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  • Per the suspension, industries linked to foreign companies, particularly those allied to the United States, will be spared from the legal measures until April 17.

    Per the suspension, industries linked to foreign companies, particularly those allied to the United States, will be spared from the legal measures until April 17. | Photo: EFE

Published 4 March 2019

Washington confirmed a partial suspension, as opposed to a full one, of the Helms Burton Law, opening the door to lawsuits targetting Cuban companies.

The United States is giving the green light to claimants interested in suing Cuban companies in the Caribbean, the U.S. Department of State said Monday, confirming a partial suspension, as opposed to a full one, of the infamous Title III of the Helms-Burton Law.

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As of March 19, U.S. nationals and entities will be free to lodge lawsuits against some 200 Cuban state-owned businesses already burdened with sanctions from their northern neighbor.

However, per the suspension, those industries linked to foreign companies, particularly those allied to the United States, will be spared from the legal measures until April 17.

The Helms-Burton Law was introduced in 1996 under the Bill Clinton Administration and essentially enabled Cuban-Americans to sue companies profiting from properties confiscated by federal officials during the post-revolution era. Hundreds of lawsuits could potentially be filed against international companies stationed in the Caribbean country.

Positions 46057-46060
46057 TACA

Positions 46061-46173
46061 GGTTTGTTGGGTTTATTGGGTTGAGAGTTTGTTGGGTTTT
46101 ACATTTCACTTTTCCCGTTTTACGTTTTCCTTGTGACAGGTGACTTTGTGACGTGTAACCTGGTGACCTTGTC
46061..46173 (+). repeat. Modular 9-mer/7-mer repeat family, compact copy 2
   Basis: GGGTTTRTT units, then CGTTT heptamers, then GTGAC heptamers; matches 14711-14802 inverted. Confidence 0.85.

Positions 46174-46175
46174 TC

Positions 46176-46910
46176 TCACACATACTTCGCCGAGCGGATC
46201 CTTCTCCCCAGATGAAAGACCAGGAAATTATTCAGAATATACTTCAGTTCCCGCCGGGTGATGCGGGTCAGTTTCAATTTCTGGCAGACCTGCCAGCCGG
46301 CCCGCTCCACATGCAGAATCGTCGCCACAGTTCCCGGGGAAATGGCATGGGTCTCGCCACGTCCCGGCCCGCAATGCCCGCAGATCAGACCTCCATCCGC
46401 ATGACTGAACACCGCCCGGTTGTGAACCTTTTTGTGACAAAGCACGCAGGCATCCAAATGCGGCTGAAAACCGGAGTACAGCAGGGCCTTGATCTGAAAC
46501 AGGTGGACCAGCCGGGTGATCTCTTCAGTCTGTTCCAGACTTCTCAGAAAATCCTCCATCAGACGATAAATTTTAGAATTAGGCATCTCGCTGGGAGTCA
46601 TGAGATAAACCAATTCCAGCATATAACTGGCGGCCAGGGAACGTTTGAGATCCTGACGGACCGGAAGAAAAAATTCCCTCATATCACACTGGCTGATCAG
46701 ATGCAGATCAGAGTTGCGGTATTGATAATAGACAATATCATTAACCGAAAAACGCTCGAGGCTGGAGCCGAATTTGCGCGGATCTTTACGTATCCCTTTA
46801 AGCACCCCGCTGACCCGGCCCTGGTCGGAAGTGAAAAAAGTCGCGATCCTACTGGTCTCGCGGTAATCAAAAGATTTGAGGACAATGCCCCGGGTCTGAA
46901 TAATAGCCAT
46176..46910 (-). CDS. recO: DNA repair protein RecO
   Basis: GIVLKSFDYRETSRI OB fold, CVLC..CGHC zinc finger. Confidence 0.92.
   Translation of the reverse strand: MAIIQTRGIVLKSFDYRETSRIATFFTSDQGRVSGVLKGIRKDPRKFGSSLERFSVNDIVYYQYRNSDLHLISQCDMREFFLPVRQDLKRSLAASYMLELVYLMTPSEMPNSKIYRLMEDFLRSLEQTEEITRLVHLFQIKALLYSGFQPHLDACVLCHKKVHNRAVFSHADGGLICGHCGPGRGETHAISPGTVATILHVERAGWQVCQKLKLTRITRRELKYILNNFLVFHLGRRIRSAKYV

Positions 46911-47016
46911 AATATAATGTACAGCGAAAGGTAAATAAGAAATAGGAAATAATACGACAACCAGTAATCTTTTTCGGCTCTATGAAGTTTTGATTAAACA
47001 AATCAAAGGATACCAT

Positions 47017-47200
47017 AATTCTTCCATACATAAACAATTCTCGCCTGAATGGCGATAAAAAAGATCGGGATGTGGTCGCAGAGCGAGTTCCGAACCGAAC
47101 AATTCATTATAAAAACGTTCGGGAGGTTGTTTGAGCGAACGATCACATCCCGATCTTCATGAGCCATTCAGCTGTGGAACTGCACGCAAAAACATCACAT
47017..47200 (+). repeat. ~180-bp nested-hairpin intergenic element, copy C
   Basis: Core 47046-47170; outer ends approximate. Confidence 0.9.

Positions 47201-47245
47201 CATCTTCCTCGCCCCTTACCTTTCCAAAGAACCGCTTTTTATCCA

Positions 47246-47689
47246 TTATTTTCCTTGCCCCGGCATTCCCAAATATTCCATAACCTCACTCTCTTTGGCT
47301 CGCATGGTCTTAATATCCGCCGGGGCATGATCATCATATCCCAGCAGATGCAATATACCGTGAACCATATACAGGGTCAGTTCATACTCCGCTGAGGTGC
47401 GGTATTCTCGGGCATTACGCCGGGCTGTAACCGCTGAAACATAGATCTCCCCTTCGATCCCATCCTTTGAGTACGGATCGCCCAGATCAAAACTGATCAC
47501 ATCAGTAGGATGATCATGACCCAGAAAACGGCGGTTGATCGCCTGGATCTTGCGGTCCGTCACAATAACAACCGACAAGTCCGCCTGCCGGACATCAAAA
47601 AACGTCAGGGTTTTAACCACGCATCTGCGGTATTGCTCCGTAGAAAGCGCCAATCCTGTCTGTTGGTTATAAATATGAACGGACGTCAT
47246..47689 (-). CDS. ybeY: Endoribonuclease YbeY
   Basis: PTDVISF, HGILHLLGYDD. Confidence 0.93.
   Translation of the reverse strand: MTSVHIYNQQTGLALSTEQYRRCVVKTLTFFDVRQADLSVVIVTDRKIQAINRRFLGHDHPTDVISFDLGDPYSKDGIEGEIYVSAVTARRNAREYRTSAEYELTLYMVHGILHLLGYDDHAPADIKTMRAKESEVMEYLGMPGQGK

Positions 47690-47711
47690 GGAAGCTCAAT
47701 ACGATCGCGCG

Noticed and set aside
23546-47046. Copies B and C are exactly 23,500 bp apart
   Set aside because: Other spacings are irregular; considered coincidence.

The decision comes as a historic first, after every administration dating back to 1996 has suspended Title III “due to flagrant extraterritoriality & harm it would cause to US corporate interests,” Cuban Foreign Minister Bruno Rodriguez said on Twitter in January, urging the U.S. to reconsider.

“We strongly reject this new interventionist provocation, threatening, arrogant, violating international law. The US government shows its contempt for the rest of the world...Political blackmail and irresponsible hostility just to harden a blockade against #Cuba,” Rodriguez tweeted, denouncing the legislation as illegal, inapplicable and is void of any value or legal effect.

The Department of State assured Monday that it will continue to monitor the “impact of suspension” of the Title III for another 30 days.

On Monday, Rodriguez tweeted, “The State Department's decision is a hostile and irresponsible act that seeks to increase the blockade and stifle the Cuban economy. This is a measure that has opposition in the world and within the #USA, whose businessmen are against the blockade and favor trade with #Cuba.”

“I strongly reject the State Department's announcement #USA to authorize claims under title III of the Helms-Burton Act against a list of Cuban companies arbitrarily sanctioned by the gob. of Trump. Extension 30 days in the rest of the cases is unacceptable threat vs. the world,” he wrote.

Minister of Foreign Trade and Foreign Investment, Rodrigo Malmierca, also tweeted, “It was an irresponsible decision to activate Title III of the Helms-Burton Law. The US government ignores international clamor against Cuba's blockade, which is also increasingly rejected by companies and citizens of its country. The unfortunate desire to destroy the Revolution blinds them.”

Over the last year, Cuba has suffered a loss of at least US$4 billion due to the 1960’s blockade which attacks the economic, commercial, and financial well being of the island and which has been denounced by multiple international groups as an act of war and a violation of human rights.

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